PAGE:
After Kaspersky, Retailers Should Drop a Whole Lot of Other Products
from Net Politics and Digital and Cyberspace Policy Program

After Kaspersky, Retailers Should Drop a Whole Lot of Other Products

Retailers can play a role in improving the cybersecurity of personal tech by being more selective with the products they sell.
A screenshot from the D-Link admin console
A screenshot from the D-Link admin console Rob Knake

Good on Best Buy for dropping Kaspersky. Although I’d love to see a bit more evidence coming out of the U.S. intelligence community (as I fear a backlash on U.S. products from Russia), what I really want to see is Best Buy and other companies drop a whole lot more products for poor security.

While we don’t really know why we shouldn’t trust Kaspersky, we do know why we shouldn’t trust D-Link. Their products include so many security flaws that the general advice from security experts who have looked at them is not to buy them.

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Yet when I went on Amazon to buy a new router recently, there was a D-Link router and Amazon was doing everything it could to make me want to purchase it. It was cheap ($59.99); it was Prime eligible; it got four stars from other customers. Not thinking about whether it was secure, I purchased it.

It was only when I got into the administrative console that warning bells started to go off. “By default, your new D-Link device does not have a password configured for administrator access to the web-based configuration utility,” are words that no one ever should write. Then the web-based configuration utility informed me that passwords needed to be between 6 and 15 characters (the 90s called, they want their password requirements back).

That got me googling and, while I couldn’t find much on vulnerabilities in the model I had purchased, I will be making use of Amazon’s generous return policy. Reports I found on other D-Link models (newer, more up to date ones) are terrifying. Even the Federal Trade Commission thinks that D-Link security sucks, yet its routers are ready and waiting for you to buy on Amazon. My question is why?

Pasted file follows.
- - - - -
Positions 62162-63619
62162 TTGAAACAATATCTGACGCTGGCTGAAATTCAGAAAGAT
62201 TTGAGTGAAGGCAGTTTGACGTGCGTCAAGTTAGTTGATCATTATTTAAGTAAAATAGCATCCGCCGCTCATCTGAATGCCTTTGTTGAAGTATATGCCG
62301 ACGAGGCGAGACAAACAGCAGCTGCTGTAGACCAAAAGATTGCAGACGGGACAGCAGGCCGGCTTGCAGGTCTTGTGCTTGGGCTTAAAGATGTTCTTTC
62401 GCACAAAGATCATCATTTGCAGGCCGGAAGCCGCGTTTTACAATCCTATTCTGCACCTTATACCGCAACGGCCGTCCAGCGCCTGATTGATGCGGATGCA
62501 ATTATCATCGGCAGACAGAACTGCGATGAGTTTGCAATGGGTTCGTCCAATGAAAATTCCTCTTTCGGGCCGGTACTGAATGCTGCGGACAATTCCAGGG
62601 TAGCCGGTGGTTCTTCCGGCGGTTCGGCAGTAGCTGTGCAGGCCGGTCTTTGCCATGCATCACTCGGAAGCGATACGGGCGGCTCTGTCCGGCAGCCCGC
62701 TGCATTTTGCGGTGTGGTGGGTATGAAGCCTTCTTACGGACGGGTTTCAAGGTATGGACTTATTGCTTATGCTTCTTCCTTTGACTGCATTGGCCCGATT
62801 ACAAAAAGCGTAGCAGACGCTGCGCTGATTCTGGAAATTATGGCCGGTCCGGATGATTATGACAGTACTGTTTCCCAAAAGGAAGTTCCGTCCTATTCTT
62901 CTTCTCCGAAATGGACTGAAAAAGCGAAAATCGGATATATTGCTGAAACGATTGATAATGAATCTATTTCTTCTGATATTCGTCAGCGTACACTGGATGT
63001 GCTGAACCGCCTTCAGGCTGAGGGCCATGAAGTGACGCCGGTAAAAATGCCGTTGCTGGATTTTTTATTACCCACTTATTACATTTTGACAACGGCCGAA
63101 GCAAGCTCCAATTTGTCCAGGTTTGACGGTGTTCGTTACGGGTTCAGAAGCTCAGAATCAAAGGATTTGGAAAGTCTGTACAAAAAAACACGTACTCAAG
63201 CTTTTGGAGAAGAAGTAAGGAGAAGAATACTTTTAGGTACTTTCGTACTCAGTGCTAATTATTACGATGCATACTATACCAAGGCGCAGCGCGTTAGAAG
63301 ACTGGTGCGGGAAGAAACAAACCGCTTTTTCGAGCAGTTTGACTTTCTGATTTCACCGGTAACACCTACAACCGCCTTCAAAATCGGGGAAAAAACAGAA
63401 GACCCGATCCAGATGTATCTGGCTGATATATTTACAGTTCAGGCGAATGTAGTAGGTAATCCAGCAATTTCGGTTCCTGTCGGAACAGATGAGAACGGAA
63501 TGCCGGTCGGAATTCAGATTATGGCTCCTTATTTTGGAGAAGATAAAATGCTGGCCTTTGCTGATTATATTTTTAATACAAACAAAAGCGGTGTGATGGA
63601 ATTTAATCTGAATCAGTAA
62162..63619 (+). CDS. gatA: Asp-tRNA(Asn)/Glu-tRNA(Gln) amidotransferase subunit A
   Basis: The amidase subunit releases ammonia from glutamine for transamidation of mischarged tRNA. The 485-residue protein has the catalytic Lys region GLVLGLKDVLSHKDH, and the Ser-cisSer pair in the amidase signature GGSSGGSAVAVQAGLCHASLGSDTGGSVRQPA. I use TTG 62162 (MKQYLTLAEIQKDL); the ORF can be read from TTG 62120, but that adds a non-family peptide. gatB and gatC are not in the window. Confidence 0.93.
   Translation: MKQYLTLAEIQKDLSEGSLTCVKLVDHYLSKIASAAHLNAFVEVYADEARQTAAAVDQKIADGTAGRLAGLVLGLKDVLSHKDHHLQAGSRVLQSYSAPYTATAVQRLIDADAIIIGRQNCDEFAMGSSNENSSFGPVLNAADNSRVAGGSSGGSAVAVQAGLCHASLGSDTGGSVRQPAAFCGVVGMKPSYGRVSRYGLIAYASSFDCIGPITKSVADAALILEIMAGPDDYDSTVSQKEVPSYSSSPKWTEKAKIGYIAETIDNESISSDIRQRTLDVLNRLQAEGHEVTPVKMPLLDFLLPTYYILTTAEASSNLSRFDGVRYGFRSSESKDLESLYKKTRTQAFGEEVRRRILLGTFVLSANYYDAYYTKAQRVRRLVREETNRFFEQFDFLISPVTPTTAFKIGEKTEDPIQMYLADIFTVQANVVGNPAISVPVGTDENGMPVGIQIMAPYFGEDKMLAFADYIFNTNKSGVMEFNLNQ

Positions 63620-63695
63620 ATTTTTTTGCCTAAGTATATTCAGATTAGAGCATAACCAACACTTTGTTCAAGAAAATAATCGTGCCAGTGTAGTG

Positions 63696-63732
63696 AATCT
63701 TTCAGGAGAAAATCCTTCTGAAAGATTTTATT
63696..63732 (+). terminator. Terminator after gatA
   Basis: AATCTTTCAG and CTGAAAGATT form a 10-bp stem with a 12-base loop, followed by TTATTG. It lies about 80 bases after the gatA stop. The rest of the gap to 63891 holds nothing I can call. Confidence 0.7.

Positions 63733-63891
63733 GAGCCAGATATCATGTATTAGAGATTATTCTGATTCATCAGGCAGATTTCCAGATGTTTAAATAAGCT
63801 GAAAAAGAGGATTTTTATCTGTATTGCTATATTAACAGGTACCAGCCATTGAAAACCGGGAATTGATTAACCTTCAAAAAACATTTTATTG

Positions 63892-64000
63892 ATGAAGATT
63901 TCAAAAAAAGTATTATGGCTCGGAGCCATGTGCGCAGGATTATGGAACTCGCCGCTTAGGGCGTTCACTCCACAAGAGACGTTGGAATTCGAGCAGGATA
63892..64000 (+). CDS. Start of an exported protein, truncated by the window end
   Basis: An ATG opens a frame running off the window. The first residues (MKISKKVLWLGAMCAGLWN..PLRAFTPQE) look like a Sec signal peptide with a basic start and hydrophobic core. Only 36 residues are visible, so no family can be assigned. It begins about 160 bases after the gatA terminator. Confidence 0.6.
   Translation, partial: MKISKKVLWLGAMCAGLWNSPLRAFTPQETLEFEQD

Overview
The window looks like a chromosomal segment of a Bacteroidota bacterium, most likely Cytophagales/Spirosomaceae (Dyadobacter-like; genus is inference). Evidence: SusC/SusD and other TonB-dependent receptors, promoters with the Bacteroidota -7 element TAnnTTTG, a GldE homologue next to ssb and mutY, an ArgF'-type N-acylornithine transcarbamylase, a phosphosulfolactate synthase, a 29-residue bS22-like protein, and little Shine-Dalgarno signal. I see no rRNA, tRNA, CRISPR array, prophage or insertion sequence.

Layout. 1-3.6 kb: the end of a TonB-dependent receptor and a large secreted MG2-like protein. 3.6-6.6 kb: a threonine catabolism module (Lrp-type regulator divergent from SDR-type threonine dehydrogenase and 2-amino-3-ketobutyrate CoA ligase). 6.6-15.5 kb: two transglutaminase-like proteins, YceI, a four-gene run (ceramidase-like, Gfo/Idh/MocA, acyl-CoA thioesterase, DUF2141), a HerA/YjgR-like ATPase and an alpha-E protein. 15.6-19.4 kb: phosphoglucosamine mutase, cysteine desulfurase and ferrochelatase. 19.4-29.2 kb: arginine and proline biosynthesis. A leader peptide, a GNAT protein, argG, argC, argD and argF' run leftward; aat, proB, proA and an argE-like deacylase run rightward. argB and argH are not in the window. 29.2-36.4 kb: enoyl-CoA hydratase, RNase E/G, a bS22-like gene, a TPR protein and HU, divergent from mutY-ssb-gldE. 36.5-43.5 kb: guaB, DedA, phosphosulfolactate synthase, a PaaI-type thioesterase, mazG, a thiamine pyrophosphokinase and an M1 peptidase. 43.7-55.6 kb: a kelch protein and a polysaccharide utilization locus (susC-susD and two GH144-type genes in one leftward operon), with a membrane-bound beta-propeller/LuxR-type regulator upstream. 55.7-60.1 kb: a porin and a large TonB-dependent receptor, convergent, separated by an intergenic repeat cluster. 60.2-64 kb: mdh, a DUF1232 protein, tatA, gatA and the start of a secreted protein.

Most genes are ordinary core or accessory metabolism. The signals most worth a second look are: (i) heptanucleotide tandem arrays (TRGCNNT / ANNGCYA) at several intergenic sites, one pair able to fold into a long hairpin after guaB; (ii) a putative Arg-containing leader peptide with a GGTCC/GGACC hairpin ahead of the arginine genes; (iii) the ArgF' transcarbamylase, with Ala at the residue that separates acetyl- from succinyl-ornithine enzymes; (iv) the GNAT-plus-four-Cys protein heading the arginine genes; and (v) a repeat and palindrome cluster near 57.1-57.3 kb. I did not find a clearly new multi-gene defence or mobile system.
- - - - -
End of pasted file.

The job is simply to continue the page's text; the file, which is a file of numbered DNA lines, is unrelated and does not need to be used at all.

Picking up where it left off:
When I need something, I pretty much buy whatever Amazon recommends. So do many people. I’d like to think if Amazon is going to sell a product, that product is going to be safe. But right now, I want to go on Amazon and buy a replacement router that I can trust will be more secure than what they previously sold me and I have no easy way of knowing what to buy.

Should I trust the recommendations of Michael Horowitz at or the recommendations made by LifeWire or just go out and buy the Symantec Core router as Trusted Reviews would seemingly have me do? I don’t know Michael Horowitz (though he seems to know what he is talking about), I have no idea who wrote the LifeWire post, and I don’t trust Trusted Reviews. But I do trust Amazon and I should be able to trust them not to sell me a piece of junk.

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Critics will argue that Amazon is the “Everything Store”; they sell thousands of models of routers (1,149 in all) to meet the individual needs of their consumers. But very few consumers need or want an insecure router. For those that do, Amazon should treat them the same way Google treats a suspect website advising most consumers against the purchase (“back to safety”) but allowing the purchase to go through (“proceed with caution”).

Ultimately though, the problem with insecure routers (as with so many security problems) is that poor security isn’t a choice consumers make for themselves, it is a choice that vendors make for all of us. Insecure home routers have been a favorite target for botmasters this last year. By selling devices that are not secure out of the box, Amazon is making us all less safe online.

When I was in government, just about every task force that assembled to make recommendations on cybersecurity policy argued that the government should use its tremendous buying power to require companies to meet security standards. It was always a well-intentioned, if overly broad recommendation. But, you know who has more buying power than the federal government? Amazon. You know who should use it to make sure the products they sell to their customers are secure? You guessed it.

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